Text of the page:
Discourse, 20 March 1842, as Reported by Wilford Woodruff
JS, Discourse, [, Hancock Co., IL, 20 Mar. 1842]. Featured version copied [ca. 20 Mar. 1842] in Wilford Woodruff, Journal, vol. 4, 1 Jan. 1841–31 Dec. 1842, pp. –; handwriting of ; Wilford Woodruff, Journals and Papers, 1828–1898, CHL. For more complete source information, see the source note for Discourse, 7 Nov. 1841, as Reported by Wilford Woodruff.
On Sunday, 20 March 1842, JS preached a discourse in , Illinois, on infant mortality and before what described as a “vast assembly” who met “at an early hour.” JS had intended to speak exclusively on baptism when he learned that Marian Lyon, the two-year-old daughter of and , had died the previous day. Woodruff wrote that the body of Marian Lyon was “presented in the assembly.” This was not the first occasion on which JS had cause to reflect on the death of a child. Infant mortality rates were high throughout the nineteenth century, and JS and his wife had lost six children, including a stillborn child the month before this discourse.
wrote that JS began, as he often did, by reading a chapter from the Bible. On this occasion he read Revelation 14. The chapter recounts John the Revelator’s vision of the Lamb on Mount Sion and the 144,000 who were “redeemed from among men, being the firstfruits unto God and to the Lamb.” Woodruff then recorded what he called “a brief synopsis of some of the items presented.” JS presented infant mortality as a warning to his audience not to delay repentance. He also spoke on baptism and other ordinances as “signs” that were necessary to receive God’s blessings. JS concluded by discussing resurrection, including that of little children.
wrote that JS’s remarks on death and resurrection “were in the highest degree interesting” and that his instruction on baptism “was truly glorious to the believer in Jesus Christ.” In the afternoon, JS baptized sixty to eighty individuals in the before the congregation adjourned to a grove, where JS and bestowed the upon many of those he had baptized.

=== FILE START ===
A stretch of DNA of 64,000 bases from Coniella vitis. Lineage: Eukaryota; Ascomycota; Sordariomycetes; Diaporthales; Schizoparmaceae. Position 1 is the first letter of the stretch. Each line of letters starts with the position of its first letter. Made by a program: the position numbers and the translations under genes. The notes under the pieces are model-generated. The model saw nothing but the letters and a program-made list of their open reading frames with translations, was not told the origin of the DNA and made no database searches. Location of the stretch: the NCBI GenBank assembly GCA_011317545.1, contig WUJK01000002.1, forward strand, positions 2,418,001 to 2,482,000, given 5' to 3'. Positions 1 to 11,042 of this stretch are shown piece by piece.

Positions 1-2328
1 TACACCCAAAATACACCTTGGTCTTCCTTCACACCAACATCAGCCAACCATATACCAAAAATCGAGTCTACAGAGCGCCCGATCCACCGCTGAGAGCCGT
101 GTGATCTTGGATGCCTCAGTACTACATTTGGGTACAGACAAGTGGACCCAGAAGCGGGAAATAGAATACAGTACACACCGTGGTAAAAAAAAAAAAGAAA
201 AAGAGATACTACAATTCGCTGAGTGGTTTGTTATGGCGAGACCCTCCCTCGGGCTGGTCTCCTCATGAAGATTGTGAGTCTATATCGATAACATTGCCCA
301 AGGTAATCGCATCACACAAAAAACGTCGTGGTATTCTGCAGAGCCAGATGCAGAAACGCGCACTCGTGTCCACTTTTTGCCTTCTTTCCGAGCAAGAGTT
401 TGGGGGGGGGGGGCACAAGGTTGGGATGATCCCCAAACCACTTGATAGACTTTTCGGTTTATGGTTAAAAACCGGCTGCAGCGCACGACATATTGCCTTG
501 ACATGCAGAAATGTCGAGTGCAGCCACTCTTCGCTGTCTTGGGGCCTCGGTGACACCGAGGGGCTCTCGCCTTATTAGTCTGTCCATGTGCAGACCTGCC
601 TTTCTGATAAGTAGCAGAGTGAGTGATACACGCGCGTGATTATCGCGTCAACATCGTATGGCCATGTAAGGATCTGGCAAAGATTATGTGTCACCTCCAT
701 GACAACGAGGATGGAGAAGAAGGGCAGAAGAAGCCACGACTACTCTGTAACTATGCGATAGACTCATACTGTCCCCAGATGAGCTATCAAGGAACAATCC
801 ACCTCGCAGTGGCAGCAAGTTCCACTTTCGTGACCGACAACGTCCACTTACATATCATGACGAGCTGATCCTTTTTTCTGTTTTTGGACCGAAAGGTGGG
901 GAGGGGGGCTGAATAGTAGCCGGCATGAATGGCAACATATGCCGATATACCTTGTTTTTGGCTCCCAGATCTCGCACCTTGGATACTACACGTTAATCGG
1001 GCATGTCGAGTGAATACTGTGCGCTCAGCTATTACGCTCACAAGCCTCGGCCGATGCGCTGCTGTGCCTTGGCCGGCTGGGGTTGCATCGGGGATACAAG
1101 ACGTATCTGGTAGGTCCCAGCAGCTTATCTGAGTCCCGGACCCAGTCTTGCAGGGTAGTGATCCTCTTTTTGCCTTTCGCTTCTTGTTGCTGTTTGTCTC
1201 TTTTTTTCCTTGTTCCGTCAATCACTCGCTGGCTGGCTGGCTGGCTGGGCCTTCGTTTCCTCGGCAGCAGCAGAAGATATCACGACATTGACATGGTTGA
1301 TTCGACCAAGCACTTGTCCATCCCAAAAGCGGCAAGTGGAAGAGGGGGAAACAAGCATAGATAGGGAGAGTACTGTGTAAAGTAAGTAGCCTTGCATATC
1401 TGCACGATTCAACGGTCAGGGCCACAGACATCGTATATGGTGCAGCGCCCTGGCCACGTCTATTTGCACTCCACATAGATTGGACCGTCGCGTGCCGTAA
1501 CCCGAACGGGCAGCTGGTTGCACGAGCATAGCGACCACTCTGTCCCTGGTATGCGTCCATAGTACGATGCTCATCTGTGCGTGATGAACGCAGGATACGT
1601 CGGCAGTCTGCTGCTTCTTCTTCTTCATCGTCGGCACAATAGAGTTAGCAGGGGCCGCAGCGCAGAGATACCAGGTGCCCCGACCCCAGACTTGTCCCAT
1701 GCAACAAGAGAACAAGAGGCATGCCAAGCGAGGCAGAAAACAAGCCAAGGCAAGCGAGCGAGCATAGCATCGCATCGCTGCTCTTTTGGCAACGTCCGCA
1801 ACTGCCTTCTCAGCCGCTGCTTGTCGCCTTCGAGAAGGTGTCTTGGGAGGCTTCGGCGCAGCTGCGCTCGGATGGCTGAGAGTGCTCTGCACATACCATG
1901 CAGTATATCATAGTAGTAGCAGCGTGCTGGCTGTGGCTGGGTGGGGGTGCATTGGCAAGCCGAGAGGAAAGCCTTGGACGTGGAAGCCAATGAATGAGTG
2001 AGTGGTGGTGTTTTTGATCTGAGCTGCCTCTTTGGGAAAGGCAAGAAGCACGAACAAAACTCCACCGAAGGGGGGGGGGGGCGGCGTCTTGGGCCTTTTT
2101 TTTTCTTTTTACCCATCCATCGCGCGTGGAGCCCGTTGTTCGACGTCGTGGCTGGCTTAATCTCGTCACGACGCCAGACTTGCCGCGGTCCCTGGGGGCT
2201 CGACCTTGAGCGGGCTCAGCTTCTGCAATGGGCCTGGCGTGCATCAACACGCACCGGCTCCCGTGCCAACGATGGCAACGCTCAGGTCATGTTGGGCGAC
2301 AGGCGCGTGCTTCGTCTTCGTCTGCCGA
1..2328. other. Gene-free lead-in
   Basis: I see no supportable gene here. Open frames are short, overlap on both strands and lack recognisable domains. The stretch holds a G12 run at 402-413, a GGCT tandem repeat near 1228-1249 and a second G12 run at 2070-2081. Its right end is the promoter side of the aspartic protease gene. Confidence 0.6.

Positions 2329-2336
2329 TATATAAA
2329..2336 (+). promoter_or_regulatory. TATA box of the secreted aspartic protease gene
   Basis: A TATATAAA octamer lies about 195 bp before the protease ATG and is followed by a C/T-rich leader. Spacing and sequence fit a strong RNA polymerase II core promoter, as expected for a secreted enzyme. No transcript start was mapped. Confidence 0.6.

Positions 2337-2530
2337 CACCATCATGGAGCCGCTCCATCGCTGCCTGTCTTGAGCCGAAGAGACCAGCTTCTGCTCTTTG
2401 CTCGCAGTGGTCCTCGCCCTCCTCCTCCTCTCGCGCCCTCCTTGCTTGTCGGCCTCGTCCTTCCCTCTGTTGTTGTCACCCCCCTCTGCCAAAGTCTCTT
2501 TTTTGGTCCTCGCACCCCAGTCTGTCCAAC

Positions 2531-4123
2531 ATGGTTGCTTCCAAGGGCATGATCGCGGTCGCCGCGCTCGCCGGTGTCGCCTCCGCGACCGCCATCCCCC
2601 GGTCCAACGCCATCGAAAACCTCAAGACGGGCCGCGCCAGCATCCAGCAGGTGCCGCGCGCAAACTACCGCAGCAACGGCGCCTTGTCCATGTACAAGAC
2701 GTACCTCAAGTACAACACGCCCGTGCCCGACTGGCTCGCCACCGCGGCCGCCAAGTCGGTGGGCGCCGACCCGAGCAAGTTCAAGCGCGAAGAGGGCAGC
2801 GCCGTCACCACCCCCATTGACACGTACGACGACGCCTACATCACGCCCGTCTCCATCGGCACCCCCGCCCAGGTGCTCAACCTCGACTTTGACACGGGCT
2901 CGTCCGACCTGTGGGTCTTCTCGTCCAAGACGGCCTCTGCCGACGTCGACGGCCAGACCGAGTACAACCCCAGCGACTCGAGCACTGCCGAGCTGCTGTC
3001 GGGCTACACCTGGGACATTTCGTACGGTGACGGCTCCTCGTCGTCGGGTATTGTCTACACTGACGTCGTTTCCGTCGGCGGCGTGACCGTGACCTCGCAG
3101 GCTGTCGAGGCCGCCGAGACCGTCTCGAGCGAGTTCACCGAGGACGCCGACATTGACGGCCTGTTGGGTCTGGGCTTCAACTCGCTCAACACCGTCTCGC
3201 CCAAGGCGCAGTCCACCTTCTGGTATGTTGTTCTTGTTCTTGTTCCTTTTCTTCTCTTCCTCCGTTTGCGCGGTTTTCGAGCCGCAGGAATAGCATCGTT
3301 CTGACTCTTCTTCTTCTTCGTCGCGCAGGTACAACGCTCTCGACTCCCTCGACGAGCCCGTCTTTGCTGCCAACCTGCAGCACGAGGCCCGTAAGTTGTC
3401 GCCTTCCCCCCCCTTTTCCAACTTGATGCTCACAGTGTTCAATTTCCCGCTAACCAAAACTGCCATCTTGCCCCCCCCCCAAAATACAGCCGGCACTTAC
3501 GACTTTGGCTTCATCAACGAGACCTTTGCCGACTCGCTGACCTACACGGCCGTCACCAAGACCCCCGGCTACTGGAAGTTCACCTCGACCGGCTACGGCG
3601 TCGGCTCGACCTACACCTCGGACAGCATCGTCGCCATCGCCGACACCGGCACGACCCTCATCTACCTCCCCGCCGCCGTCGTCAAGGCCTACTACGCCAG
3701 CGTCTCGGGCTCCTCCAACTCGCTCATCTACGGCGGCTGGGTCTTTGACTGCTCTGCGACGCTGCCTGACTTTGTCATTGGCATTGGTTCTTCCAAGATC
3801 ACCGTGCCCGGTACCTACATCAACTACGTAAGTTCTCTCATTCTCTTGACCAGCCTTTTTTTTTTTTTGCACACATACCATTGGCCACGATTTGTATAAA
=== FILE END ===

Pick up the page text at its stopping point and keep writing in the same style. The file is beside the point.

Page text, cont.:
may have inscribed his “brief synopsis” using notes taken during the discourse. Woodruff’s occasional use of quotation marks indicates his attempt to capture some of JS’s actual words. Woodruff’s journal report was used as the primary text for the sermon when it was printed in the 15 April 1842 issue of the Times and Seasons. Asterisks in Woodruff’s journal mark a passage that was not included in the published account, indicating a textual relationship between the versions. In addition, the Times and Seasons article includes a notation ascribing the report to Woodruff. Significant differences between the featured text and the Times and Seasons version are noted.
Woodruff, Wilford. Journals, 1833–1898. Wilford Woodruff, Journals and Papers, 1828–1898. CHL. MS 1352.
Easton, Susan Ward, comp. “Inscriptions Found on Tombstones and Monuments in Early Latter-day Saint Burial Grounds: Nauvoo, Illinois (Joseph Smith Homestead, Pioneer Saints Cemetery on Parley Street); Mt. Pisgah, Iowa; West Bank of the Niobrara River, Nebraska; Winter Quarters, Nebraska.” Unpublished paper. [Provo, UT], [ca. 1980]. Copy at FHL.
takes its flight for the realities of the eternal world are resting upon him in mighty power & when evry earthly support & prop fails him, he then sensibly feels the eternal truths of the immortality of the soul. Also the doctrin of Children or sprinkling them or they must welter in Hell is a doctrin not true not supported in Holy writ & is not consistant with the character of god The moment that children leave this world they are taken to the bosom of Abraham The ownly difference between the old & young dying is one lives longer in heaven & Eternal light & glory than the other & was freed a little sooner from this miserable wicked world Notwithstanding all this glory we for a moment loose sight of it & mourn the loss but we do not mourn as those without hope. (We should take warning & not wait for the deathbed to repent) As we se[e] the infant taken away by death, so may the youth & middle as well as the infant suddenly be called into <a great> eternity, Let this then proove as a warning to all not to procrastinate repentance or wait till a death bed, for it is the will of God that man should repent & serve him in health & in the strength & power of his mind in order to secure his blessings & not wait untill he is called to die.
“My intention (says the speaker) was to have treated upon the subject of Baptism, But having a case of death before, us I thought it proper to refer to that subject, I will now however say a few words upon that subject <Baptism> as intended God has made certain decreas which are fixed & unalterable for instance God [has] set the sun, the moon, the stars in the heavens, & gi[v]en them their laws conditions, & bounds which they cannot pass except by his command, they all move in perfect harmony in there sphere & order & are as wonders, lights & signs unto us, The sea also has its bounds which it cannot pass God has set many signs in the earth as well as in heaven for instance the oaks of the forest, the fruit of the tree, the herd of the field all bear a sign that seed hath been planted there, [p. ]